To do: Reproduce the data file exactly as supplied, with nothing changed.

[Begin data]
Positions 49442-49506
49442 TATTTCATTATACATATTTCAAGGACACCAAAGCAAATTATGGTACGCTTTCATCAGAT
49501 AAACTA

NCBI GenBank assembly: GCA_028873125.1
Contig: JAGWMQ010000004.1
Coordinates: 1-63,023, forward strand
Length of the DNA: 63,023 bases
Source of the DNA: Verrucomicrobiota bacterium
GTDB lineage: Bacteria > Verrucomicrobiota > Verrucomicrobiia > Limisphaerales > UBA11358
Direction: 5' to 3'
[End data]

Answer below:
Positions 49442-49506
49442 TATTTCATTATACATATTTCAAGGACACCAAAGCAAATTATGGTACGCTTTCATCAGAT
49501 AAACTA

NCBI GenBank assembly: GCA_028873125.1
Contig: JAGWMQ010000004.1
Coordinates: 1-63,023, forward strand
Length of the DNA: 63,023 bases
Source of the DNA: Verrucomicrobiota bacterium
GTDB lineage: Bacteria > Verrucomicrobiota > Verrucomicrobiia > Limisphaerales > UBA11358
Direction: 5' to 3'